We have LauraS to thank for her recent post about governmental experimentation with baby bonuses. She shared a riveting 3,000-word white page authored by Ross Guest examining all aspects of this pronatalist policy. His article appeared in the think tank publication Policy, which has been covering big issues and creating a public policy dialogue for Australia and New Zealand since 1984.
Mr. Guest's article is well-researched, but his endnotes alone would take you a half an hour to read -- not a blog reader’s usual attention span, so I decided to post my reaction to it on the front page in order to shed more light on this important topic.
- One measure of determining appropriate growth rate is to compare it to income per capita, i.e.: What can the people afford on their real incomes?
- Population growth is a factor of immigration and fertility. How does a country chose a correct demographic path? This also raises some ethical issues. If it’s not about sheer numbers, then what is this policy about?
- According to the movie, The Hitchhiker’s Guide to the Galaxy the ultimate world population number is 42 -- ha ha! What is that,…one person per country?
- Everyone knows that the bigger market always gets catered too. It means bigger profits, but did you know:
“A larger market can also stimulate innovation by making it more profitable. A higher population also implies a greater probability of knowledge breakthroughs which have positive snowballing effects on productivity (a process of so-called endogenous growth).”
- Japan, Russia and Italy…and who knew, Singapore are all experiencing population declines. New Zealand and England are on the list too.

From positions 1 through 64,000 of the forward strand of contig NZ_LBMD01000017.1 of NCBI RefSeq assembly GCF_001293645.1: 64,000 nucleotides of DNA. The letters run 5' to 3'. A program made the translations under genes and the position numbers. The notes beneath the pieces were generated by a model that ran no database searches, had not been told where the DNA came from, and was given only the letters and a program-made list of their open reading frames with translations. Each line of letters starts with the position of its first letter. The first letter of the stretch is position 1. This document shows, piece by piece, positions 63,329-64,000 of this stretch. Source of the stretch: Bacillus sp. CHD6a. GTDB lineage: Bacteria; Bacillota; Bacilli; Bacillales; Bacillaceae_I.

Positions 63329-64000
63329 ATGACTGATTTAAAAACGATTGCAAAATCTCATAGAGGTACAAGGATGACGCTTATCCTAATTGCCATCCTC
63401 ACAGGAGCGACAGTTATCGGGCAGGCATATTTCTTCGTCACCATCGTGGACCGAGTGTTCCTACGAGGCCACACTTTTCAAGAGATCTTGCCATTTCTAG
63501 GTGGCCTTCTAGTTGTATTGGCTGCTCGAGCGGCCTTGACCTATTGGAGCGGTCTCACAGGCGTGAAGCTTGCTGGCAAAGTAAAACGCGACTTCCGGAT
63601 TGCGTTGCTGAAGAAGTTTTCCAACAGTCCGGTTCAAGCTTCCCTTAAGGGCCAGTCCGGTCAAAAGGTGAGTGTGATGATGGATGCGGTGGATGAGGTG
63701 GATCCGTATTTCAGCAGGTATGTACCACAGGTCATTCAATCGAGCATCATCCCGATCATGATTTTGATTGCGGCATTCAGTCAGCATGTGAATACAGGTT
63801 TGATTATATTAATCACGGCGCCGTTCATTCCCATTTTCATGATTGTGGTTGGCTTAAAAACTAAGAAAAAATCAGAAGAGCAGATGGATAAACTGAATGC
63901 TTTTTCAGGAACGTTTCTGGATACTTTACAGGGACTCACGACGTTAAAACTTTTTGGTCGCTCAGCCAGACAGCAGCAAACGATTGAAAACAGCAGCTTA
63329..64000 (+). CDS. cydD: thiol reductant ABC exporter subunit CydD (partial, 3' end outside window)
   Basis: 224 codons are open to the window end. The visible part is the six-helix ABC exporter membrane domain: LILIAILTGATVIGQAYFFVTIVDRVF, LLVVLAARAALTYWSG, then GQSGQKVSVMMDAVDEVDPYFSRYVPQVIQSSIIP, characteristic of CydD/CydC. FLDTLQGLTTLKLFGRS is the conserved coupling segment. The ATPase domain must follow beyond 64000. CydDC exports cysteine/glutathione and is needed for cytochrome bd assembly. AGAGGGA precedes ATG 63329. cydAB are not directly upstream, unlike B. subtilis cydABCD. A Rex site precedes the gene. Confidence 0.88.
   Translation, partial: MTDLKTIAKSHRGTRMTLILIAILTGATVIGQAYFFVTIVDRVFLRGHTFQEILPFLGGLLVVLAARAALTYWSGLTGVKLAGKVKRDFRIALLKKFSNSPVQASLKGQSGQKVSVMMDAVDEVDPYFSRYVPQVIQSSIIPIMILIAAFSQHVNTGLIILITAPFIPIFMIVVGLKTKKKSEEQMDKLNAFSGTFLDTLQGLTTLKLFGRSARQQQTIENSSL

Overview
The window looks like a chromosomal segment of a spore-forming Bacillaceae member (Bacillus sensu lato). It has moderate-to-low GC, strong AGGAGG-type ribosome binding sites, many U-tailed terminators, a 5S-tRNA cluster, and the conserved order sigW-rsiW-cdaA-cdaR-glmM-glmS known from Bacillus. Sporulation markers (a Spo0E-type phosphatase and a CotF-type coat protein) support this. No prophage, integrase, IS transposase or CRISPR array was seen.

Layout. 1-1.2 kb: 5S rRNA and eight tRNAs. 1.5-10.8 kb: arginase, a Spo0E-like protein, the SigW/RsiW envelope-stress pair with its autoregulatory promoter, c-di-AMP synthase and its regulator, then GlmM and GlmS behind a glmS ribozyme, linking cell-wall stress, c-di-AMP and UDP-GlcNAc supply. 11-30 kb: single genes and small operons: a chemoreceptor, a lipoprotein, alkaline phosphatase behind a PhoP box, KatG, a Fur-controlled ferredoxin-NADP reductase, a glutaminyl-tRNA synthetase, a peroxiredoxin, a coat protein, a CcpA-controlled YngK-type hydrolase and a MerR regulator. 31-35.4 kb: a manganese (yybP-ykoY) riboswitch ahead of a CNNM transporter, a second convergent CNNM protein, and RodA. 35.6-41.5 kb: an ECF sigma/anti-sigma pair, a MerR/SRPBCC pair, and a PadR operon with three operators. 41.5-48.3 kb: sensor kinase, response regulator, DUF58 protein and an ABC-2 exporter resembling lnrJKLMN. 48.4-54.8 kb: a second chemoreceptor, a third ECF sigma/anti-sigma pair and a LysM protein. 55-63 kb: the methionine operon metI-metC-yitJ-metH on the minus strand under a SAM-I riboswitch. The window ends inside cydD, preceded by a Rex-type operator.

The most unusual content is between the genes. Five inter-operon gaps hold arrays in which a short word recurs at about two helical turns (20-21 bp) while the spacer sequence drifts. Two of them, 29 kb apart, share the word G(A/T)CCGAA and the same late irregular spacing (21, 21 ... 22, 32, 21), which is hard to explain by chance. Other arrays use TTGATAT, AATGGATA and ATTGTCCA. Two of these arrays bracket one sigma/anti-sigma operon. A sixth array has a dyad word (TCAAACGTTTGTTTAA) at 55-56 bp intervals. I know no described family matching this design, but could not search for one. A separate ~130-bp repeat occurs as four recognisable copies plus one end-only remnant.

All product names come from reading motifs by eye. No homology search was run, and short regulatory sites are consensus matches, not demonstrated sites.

- Canada has a Baby Bonus program!!!
- Australia and the U.S. are not in population decline, neither is the world at large. The U.S. population is maintaining replacement rates. Australia's population is projected to grow.
- U.S. tax benefits have may have attributed to the Baby Boom generation phenom. It's hard to prove.
- Singapore’s baby bonus comes with strings attached, to be sure some of it goes to benefit the child.
- The unanswerable question: What is ideal population,...um, more Catholics? Muslims? We know what the Pope would say.
- Who pays? All of us. Remember we little people, childfree or not, fund the government.
Here’s the author’s summary:
"In summary, is the Baby Bonus a good pronatalist policy? The negatives are that it wastes expenditure by paying parents who would have had children anyway, and a more debatable negative is that it allows parents to spend the money on whatever they want which may include plasma TVs and so on that may not benefit the child. The positives are that it is simple and transparent, and it allows maximum parental choice with regard to expenditure. My view is that Singapore got it about right with its initial model, in two ways: by paying only for the second and third child, and by having two components—a lump sum cash payment and a co-contribution toward education expenses. Not paying for the first child partly alleviates the ‘waste’ problem, and the economic case for encouraging large families by paying a Baby Bonus for fourth and subsequent children is weak due not least to concerns about the average investment by parents in education per child when there are large numbers of children."Draw your own conclusions Purple WomenTM.
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